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Author: James M. Fallows
Publisher: Mariner Books
ISBN: 9780395528105
Format: PDF, ePub
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Arguing against following examples set by the Japanese in rebuilding American economic strength, the author recommends utilization of the vast skills and resources of immigrants to the United States

Our Towns

Author: James Fallows
Publisher: Pantheon
ISBN: 1101871857
Format: PDF, ePub, Mobi
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A vivid, surprising portrait of the civic and economic reinvention taking place in America, town by town and generally out of view of the national media. A realistically positive and provocative view of the country between its coasts. For the last five years, James and Deborah Fallows have been traveling across America in a single-engine prop airplane. Visiting dozens of towns, they have met hundreds of civic leaders, workers, immigrants, educators, environmentalists, artists, public servants, librarians, business people, city planners, students, and entrepreneurs to take the pulse and understand the prospects of places that usually draw notice only after a disaster or during a political campaign. The America they saw is acutely conscious of its problems—from economic dislocation to the opioid scourge—but itis also crafting solutions, with a practical-minded determination at dramatic odds with the bitter paralysis of national politics. At times of dysfunction on a national level, reform possibilities have often arisen from the local level. The Fallowses describe America in the middle of one of these creative waves. Their view of the country is as complex and contradictory as America itself, but it also reflects the energy, the generosity and compassion, the dreams, and the determination of many who are in the midst of making things better. Our Towns is the story of their journey—and an account of a country busy remaking itself.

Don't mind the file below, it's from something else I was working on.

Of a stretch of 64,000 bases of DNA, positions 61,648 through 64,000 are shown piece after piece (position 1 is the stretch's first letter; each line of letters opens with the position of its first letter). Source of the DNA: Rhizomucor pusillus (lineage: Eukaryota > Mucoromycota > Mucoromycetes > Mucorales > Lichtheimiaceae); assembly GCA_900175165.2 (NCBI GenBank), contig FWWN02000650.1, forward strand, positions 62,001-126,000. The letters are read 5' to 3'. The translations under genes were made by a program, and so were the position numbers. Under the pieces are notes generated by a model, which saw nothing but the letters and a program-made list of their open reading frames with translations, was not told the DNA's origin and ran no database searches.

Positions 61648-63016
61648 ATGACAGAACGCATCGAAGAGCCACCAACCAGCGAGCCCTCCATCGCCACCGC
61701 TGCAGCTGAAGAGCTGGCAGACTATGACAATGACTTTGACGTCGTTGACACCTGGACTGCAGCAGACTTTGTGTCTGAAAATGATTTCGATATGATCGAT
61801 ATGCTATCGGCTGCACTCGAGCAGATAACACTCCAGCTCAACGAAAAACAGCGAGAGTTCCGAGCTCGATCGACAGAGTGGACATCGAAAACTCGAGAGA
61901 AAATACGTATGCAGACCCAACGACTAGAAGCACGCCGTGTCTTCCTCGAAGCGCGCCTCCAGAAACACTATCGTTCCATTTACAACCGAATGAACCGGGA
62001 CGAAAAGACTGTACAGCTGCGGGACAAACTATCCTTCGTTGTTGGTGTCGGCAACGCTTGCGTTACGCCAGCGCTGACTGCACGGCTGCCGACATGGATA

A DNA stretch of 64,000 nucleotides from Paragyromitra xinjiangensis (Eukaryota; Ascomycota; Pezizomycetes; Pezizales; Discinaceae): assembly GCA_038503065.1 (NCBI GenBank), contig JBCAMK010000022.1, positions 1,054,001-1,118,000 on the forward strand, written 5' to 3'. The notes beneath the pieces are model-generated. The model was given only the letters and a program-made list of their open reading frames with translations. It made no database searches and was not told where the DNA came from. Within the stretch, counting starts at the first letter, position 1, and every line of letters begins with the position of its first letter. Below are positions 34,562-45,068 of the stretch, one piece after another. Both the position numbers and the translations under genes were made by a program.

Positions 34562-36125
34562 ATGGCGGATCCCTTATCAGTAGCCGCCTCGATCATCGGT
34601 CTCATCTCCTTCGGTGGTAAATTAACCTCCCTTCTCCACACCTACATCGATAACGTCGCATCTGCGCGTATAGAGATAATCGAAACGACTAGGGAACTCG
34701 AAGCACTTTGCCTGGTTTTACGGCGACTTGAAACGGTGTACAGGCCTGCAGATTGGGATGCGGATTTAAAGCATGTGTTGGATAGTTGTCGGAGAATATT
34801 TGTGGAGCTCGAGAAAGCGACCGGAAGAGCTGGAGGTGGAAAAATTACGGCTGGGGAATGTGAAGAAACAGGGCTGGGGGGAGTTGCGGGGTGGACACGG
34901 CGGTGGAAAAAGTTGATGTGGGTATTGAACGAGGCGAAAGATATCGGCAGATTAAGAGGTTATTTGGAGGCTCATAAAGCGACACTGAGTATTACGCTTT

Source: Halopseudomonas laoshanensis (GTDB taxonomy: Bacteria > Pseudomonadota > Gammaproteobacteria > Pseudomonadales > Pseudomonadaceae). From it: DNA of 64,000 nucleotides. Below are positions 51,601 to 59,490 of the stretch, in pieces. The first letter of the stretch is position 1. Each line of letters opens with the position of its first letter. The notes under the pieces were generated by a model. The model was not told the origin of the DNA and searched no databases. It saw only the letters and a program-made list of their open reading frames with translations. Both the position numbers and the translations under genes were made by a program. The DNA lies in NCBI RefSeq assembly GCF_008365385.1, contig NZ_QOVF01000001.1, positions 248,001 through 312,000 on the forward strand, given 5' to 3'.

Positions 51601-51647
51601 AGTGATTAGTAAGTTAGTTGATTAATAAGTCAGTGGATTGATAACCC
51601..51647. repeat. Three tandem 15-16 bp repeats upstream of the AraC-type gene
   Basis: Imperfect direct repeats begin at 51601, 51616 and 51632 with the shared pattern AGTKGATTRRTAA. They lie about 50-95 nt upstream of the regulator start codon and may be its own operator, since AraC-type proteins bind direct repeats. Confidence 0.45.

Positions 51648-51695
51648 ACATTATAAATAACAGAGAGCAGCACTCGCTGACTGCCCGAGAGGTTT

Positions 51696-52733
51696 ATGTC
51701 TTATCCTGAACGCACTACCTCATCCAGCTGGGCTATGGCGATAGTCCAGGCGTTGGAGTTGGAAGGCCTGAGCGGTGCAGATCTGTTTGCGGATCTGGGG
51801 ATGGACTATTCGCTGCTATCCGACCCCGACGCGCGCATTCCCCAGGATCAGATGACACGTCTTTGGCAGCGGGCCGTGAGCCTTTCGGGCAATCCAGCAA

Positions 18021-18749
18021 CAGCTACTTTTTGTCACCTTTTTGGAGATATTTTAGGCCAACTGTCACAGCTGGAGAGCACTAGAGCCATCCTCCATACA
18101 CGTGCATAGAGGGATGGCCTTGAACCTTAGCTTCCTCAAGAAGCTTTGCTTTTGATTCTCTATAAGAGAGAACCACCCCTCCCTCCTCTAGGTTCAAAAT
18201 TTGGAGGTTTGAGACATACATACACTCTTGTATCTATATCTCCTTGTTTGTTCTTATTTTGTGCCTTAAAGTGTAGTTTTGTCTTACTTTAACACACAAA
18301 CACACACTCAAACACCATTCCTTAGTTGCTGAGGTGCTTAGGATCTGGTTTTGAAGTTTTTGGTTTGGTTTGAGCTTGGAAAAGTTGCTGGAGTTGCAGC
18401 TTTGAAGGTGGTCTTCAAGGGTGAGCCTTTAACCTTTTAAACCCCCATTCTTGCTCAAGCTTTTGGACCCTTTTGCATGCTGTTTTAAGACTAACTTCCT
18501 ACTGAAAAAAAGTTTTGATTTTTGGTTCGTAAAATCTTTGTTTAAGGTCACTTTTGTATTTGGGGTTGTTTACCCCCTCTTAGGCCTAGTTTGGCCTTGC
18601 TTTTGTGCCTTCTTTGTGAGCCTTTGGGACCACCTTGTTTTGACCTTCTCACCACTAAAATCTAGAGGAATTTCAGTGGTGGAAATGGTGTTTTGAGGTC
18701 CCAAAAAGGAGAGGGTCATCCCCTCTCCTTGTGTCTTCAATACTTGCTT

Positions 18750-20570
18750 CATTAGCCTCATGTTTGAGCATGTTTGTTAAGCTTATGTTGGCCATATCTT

Dreaming in Chinese

Author: Deborah Fallows
Publisher: Bloomsbury Publishing USA
ISBN: 9780802779243
Format: PDF, Kindle
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Deborah Fallows has spent much of her life learning languages and traveling around the world. But nothing prepared her for the surprises of learning Mandarin, China's most common language, or the intensity of living in Shanghai and Beijing. Over time, she realized that her struggles and triumphs in studying the language of her adopted home provided small clues to deciphering the behavior and habits of its people,and its culture's conundrums. As her skill with Mandarin increased, bits of the language-a word, a phrase, an oddity of grammar-became windows into understanding romance, humor, protocol, relationships, and the overflowing humanity of modern China. Fallows learned, for example, that the abrupt, blunt way of speaking that Chinese people sometimes use isn't rudeness, but is, in fact, a way to acknowledge and honor the closeness between two friends. She learned that English speakers' trouble with hearing or saying tones-the variations in inflection that can change a word's meaning-is matched by Chinese speakers' inability not to hear tones, or to even take a guess at understanding what might have been meant when foreigners misuse them. In sharing what she discovered about Mandarin, and how those discoveries helped her understand a culture that had at first seemed impenetrable, Deborah Fallows's Dreaming in Chinese opens up China to Westerners more completely, perhaps, than it has ever been before.

China Airborne

Author: James Fallows
Publisher: Vintage Books
ISBN: 1400031273
Format: PDF, Docs
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From one of our most influential journalists, here is a timely, vital, and illuminating account of the next stage of China’s modernization—its plan to rival America as the world’s leading aerospace power and to bring itself from its low-wage past to a high-tech future. In 2011, China announced its twelfth Five-Year Plan, which included the commitment to spend a quarter of a trillion dollars to jump-start its aerospace industry. In China Airborne, James Fallows documents, for the first time, the extraordinary scale of China’s project, making clear how it stands to catalyze the nation’s hyper-growth and hyper-urbanization, revolutionizing China in ways analogous to the building of America’s transcontinental railroad in the nineteenth century. Completing this remarkable picture, Fallows chronicles life in the city of Xi’an, home to 250,000 aerospace engineers and assembly-line workers, and introduces us to some of the hucksters, visionaries, entrepreneurs, and dreamers who seek to benefit from China’s pursuit of aeronautical supremacy. He concludes by explaining what this latest demonstration of Chinese ambition means for the United States and for the rest of the world—and the right ways for us to respond.